A Foley meant that he, James Wilson, was in hospital.
Given, the admission sounded a bit foolish coming from an oncologist, but Wilson had not been in hospital for ten years, since he broke his leg in two places skiing with some college buddies, and he did not intend to start the practice again soon. It was not so much a phobia as it was an incredibly severe dislike. Wilson considered himself a fairly private person—well, except when he was drunk, but House was the only one around then—and if there was one thing besides good food that you could not have in hospital, it was privacy.
And on top of that, Julie would kill him.
At this, Wilson shifted his eyelids from half-shut position to panic mode and began making a very credible effort to sit up. He got his head about three inches off the pillow (what were those things stuffed with, rocks?) when he realized something both rather alarming and very important.
He, James Wilson, was not only in hospital—he was tied to the bed.
Wilson twisted his hands quietly back and forth for a moment, trying to test his restraints. Sure enough, his wrists were bound by thick leather straps to the bed rails, and he could do little more than flex his fingers. The rough edges of his bindings chafed against the wrist he’d recently sprained; he sighed and, in annoyance, stopped resisting. In hospital and restrained. He began to feel sympathetic for the patients who actually required restraints; in truth, he’d experienced few things more degrading. It was when he waggled his feet back and forth beneath the blanket and found his ankles were bound as well that the reality of the situation began to sink in. He could not get up, and he had no idea why. If this was the current punishment for being late, a Foley and a set of restraints, why wasn’t House suffering too? He shut his eyes and was about to indulge himself in pretending to be somewhere else, far away from wives and Foleys and bindings and House, when he heard a voice.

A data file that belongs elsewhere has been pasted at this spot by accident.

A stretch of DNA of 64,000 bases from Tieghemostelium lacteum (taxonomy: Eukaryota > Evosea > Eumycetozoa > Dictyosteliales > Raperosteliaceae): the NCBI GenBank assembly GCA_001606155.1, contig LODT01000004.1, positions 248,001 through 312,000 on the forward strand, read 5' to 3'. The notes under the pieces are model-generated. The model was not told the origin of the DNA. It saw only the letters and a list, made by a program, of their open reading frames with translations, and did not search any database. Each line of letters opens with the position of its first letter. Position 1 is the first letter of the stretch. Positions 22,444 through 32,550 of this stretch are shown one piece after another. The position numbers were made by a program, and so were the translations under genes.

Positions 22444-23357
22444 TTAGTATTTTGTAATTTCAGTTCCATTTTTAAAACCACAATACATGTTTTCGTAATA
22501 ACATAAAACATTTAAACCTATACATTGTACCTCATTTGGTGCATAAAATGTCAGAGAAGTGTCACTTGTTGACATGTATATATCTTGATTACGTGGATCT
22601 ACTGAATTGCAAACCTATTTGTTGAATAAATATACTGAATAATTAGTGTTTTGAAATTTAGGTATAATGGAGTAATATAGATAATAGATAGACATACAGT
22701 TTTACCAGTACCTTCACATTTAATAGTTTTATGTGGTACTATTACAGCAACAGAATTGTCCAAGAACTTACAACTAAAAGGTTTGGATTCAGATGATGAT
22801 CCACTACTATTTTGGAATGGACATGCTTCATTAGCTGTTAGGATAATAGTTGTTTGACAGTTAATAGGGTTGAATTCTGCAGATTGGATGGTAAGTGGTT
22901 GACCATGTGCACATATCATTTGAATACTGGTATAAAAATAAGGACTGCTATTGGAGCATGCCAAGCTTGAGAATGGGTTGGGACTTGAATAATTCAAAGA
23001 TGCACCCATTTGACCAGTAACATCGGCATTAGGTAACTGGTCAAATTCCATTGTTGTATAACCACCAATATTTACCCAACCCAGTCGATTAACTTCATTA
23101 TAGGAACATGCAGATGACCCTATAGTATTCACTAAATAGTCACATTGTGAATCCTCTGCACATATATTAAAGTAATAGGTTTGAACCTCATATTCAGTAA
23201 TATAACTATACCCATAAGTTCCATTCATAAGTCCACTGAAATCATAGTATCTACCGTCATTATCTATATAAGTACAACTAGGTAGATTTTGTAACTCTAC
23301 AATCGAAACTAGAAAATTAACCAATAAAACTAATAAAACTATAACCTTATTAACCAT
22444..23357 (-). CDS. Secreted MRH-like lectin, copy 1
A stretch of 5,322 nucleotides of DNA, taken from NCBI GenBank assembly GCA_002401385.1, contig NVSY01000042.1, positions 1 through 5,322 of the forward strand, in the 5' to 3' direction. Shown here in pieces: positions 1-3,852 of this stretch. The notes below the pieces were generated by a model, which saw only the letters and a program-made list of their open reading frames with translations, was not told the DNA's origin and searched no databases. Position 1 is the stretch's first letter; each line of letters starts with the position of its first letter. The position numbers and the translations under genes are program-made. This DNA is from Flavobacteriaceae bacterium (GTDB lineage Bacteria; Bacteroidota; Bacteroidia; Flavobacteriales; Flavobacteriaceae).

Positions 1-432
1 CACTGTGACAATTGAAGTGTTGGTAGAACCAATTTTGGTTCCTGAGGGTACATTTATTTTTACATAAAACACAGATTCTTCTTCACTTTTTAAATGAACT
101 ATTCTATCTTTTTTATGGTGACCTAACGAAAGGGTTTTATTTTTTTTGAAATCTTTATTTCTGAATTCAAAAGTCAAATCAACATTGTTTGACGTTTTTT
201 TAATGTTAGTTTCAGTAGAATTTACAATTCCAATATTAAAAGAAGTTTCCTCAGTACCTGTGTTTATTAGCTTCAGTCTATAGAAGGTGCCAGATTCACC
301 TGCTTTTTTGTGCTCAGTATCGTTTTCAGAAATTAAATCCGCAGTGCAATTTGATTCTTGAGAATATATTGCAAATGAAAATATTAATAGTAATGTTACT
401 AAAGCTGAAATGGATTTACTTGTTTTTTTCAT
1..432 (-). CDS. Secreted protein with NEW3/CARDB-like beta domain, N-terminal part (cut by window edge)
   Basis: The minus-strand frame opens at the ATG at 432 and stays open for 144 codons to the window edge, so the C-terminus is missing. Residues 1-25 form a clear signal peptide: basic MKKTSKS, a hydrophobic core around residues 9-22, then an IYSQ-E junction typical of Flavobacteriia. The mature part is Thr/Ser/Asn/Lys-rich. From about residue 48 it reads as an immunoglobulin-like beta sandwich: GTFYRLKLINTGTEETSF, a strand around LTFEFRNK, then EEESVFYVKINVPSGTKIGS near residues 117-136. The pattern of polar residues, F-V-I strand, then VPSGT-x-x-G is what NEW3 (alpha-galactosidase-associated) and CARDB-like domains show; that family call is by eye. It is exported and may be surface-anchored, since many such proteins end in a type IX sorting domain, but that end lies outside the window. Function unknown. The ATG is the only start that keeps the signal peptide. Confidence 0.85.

“Dr. Wilson?” it said. “Are you all right?”
Wilson, of course, knew right away who it was—one of House’s fellows, in particular one by the name of Allison Cameron. He sighed to himself and, with more than a little reluctance, pried open his eyes once more. She was standing by the door smiling at him. He could tell by the look on her face that the façade was rather flimsy, and he wondered what bad news she had found out and whether it had anything to do with why he was bound to the bed.
“I’m fine,” he said, though he felt far from it. His wrist ached, he couldn’t move, he felt sure he was bleeding through the bandage on his shoulder, and the bruise he’d noticed earlier was throbbing away in full glory. In addition, he was currently wearing a hospital gown, and Allison Cameron was… staring at him. Did he miss something?
“You gave Cuddy a real scare.”